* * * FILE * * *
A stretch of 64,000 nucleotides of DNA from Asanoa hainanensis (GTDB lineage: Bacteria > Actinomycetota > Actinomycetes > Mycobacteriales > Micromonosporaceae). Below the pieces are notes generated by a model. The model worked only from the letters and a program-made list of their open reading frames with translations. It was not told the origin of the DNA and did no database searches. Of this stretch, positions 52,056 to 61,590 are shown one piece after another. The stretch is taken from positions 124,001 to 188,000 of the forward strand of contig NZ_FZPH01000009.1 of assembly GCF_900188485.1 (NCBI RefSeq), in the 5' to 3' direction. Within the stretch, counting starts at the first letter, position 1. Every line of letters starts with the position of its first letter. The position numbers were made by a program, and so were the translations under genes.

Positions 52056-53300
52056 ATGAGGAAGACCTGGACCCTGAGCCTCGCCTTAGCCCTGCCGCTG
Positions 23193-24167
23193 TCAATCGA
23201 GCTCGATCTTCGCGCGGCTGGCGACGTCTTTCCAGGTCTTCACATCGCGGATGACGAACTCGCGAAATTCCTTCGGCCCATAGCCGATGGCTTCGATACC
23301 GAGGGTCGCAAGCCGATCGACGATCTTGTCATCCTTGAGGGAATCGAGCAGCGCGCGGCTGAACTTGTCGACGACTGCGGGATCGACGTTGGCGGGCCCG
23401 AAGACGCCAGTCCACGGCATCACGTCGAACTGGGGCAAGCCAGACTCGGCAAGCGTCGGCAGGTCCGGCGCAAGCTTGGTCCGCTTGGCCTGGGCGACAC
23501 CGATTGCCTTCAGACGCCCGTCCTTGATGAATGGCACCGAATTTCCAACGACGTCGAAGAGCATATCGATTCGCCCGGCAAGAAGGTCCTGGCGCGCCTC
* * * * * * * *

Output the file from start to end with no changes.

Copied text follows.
A stretch of 64,000 nucleotides of DNA from Asanoa hainanensis (GTDB lineage: Bacteria > Actinomycetota > Actinomycetes > Mycobacteriales > Micromonosporaceae). Below the pieces are notes generated by a model. The model worked only from the letters and a program-made list of their open reading frames with translations. It was not told the origin of the DNA and did no database searches. Of this stretch, positions 52,056 to 61,590 are shown one piece after another. The stretch is taken from positions 124,001 to 188,000 of the forward strand of contig NZ_FZPH01000009.1 of assembly GCF_900188485.1 (NCBI RefSeq), in the 5' to 3' direction. Within the stretch, counting starts at the first letter, position 1. Every line of letters starts with the position of its first letter. The position numbers were made by a program, and so were the translations under genes.

Positions 52056-53300
52056 ATGAGGAAGACCTGGACCCTGAGCCTCGCCTTAGCCCTGCCGCTG
Positions 23193-24167
23193 TCAATCGA
23201 GCTCGATCTTCGCGCGGCTGGCGACGTCTTTCCAGGTCTTCACATCGCGGATGACGAACTCGCGAAATTCCTTCGGCCCATAGCCGATGGCTTCGATACC
23301 GAGGGTCGCAAGCCGATCGACGATCTTGTCATCCTTGAGGGAATCGAGCAGCGCGCGGCTGAACTTGTCGACGACTGCGGGATCGACGTTGGCGGGCCCG
23401 AAGACGCCAGTCCACGGCATCACGTCGAACTGGGGCAAGCCAGACTCGGCAAGCGTCGGCAGGTCCGGCGCAAGCTTGGTCCGCTTGGCCTGGGCGACAC
23501 CGATTGCCTTCAGACGCCCGTCCTTGATGAATGGCACCGAATTTCCAACGACGTCGAAGAGCATATCGATTCGCCCGGCAAGAAGGTCCTGGCGCGCCTC